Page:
The ground hardens like lime mortar and holds the flints fast at whatever angle they were last tumbled into. Some stick up like ancient weapons, stropped edges like axe heads, freshly knapped by the clink of horses hoofs, but never our boots or tractor tyres. It is the time for the slicing of welly boot soles; one whole winter lasted, and worn now not for mud, but with shorts for the sting of nettles, the painful prod of thistles and the scratch of green brambles reaching for space and light. As we cross the field, a haze of purple pink pollen blooms behind us like smoke, as the heathery puff of Yorkshire fog grass mingles with the dust. Cocksfoot and fescue plait through trailing fingers.
Sparrows come down to bathe in the farmyard dust imprinted by badgers’ feet. With earth this hard, the badgers abandon nightly hunts for earthworms and diversify, hunting wasp and bee’s nests in banks. Their broad, pigeon-toed prints are briefly recorded in chalky earth so fine, it whirls away like sieved flour when the tractor passes, to coat the windows.
Later, a roe doe and her dappled, leggy, twin fawns cross the path, all hocks, angles, ears and sunlight. Their joints are too big for them and they ride them awkwardly away like big springs.
Haymaking is still in full swing and kites and buzzards hunt the shorn meadows. There are tall, still, stands of foxgloves on the Common: thimblefuls of nectar, freckled honeyguides on each lower lip, signposting a landing strip and crazy-paving the way to nectar at the back. But they are motionless. No bees tremble their bells. They are advertising their best wares to the empty high street of a ghost town.
Equally, the comfrey. There are bees on the blue-purple flowers, flies resting on the big, scratchy, knitbone leaves; but no garden tiger moths. In the silent heat, a wasp chews the wood of the fence, audibly.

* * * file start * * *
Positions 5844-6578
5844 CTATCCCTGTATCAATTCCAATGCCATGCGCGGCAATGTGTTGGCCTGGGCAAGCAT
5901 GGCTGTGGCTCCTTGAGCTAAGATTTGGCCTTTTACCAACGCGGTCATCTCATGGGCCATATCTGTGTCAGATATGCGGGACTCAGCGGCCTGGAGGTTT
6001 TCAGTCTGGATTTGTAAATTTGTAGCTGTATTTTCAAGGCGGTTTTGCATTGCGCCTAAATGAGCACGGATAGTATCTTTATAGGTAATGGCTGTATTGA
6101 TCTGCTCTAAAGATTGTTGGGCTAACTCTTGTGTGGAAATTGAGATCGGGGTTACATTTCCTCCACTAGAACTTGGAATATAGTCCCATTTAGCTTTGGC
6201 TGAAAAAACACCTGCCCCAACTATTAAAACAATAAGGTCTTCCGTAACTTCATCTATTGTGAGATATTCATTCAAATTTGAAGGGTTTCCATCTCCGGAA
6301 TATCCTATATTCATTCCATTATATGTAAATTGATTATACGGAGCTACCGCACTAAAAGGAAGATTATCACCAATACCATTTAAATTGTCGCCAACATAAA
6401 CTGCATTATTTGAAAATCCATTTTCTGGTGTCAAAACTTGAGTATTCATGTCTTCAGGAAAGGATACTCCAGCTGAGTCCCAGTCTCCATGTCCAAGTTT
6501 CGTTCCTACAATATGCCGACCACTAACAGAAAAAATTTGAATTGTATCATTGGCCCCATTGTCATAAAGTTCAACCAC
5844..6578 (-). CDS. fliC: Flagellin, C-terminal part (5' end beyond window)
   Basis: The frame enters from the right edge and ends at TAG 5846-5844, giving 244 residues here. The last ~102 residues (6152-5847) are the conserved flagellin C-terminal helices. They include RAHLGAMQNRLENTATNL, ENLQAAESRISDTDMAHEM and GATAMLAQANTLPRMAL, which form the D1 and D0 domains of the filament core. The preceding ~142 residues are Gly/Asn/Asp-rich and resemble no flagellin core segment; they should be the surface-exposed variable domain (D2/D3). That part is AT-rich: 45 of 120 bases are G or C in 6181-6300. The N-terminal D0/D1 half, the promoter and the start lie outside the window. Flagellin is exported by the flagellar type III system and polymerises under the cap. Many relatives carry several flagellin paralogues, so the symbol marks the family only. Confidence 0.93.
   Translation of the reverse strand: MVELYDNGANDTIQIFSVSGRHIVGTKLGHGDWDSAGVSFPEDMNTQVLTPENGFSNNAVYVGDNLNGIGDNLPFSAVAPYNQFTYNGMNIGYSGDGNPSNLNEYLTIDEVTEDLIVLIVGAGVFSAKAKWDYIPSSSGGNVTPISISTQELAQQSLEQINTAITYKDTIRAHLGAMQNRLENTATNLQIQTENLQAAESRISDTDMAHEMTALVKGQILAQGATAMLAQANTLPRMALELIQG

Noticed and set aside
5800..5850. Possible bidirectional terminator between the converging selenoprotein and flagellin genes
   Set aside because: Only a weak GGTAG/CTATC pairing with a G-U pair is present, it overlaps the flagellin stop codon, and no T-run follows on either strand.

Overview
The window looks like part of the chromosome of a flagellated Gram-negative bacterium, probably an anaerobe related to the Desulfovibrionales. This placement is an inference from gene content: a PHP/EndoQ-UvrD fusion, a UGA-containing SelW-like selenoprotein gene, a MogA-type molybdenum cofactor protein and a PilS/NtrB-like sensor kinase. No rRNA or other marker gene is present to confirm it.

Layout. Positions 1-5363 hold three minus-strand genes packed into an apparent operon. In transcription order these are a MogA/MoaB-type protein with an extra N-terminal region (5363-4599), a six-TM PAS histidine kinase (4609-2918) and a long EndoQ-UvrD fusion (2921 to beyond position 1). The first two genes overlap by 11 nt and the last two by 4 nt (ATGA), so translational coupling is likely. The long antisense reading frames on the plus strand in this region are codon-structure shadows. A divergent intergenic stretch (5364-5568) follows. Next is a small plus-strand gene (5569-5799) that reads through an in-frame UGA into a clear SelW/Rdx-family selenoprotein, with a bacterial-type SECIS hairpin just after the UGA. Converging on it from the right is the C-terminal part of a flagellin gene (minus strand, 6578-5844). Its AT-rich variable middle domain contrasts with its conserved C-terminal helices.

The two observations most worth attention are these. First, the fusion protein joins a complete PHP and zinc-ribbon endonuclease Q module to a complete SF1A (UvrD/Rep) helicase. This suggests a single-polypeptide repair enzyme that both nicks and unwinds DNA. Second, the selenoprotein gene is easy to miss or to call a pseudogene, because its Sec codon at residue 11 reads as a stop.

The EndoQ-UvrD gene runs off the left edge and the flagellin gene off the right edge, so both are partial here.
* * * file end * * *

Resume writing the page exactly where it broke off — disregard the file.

We villagers meet at the old barn for a midsummer’s evening walk. The black barn oozes honey from its warped boards. Through gaps and popped out knots, there are glimpses of the perfect, mathematical intricacy of honeycomb. It drips. The bees fan one entrance with a thrumming like a combine harvester, whose progress has just begun, and enter and exit another point below the comb.
Our walk, on a deep-summer, honey-gold evening takes in hares, skylarks, yellowhammers, sun-scorched fields and a herd of fallow deer bucks in velvet, breast high in the thistles. We reach the hill fort that crowns the highest hill at sunset, for fizz and homemade cake on the Land Rover tailgate. The hill fort was dug, by hand, antler and flint, some 2,500 years ago. The sun goes down on the neighbouring hill behind its gibbet from 350 years ago, on top of a 6,000 year-old long barrow; far older than the standing stones and lintels of Stonehenge or Avebury, 30 miles hence. The years seem to stretch across a vast plain, then concertina: standing in the sun’s glow, they seem not so many.
We walk back to the barn down the steep escarpment that gets the better of some of us. We slip and roll and all the heady aromatic scents of chalk grassland come rising up to meet us: wild thyme and basil, salad burnet and marjoram among the bedstraws, vetches and orchids.
Back home, we’d left a light on and a window wide. But not a moth has come in. Not one.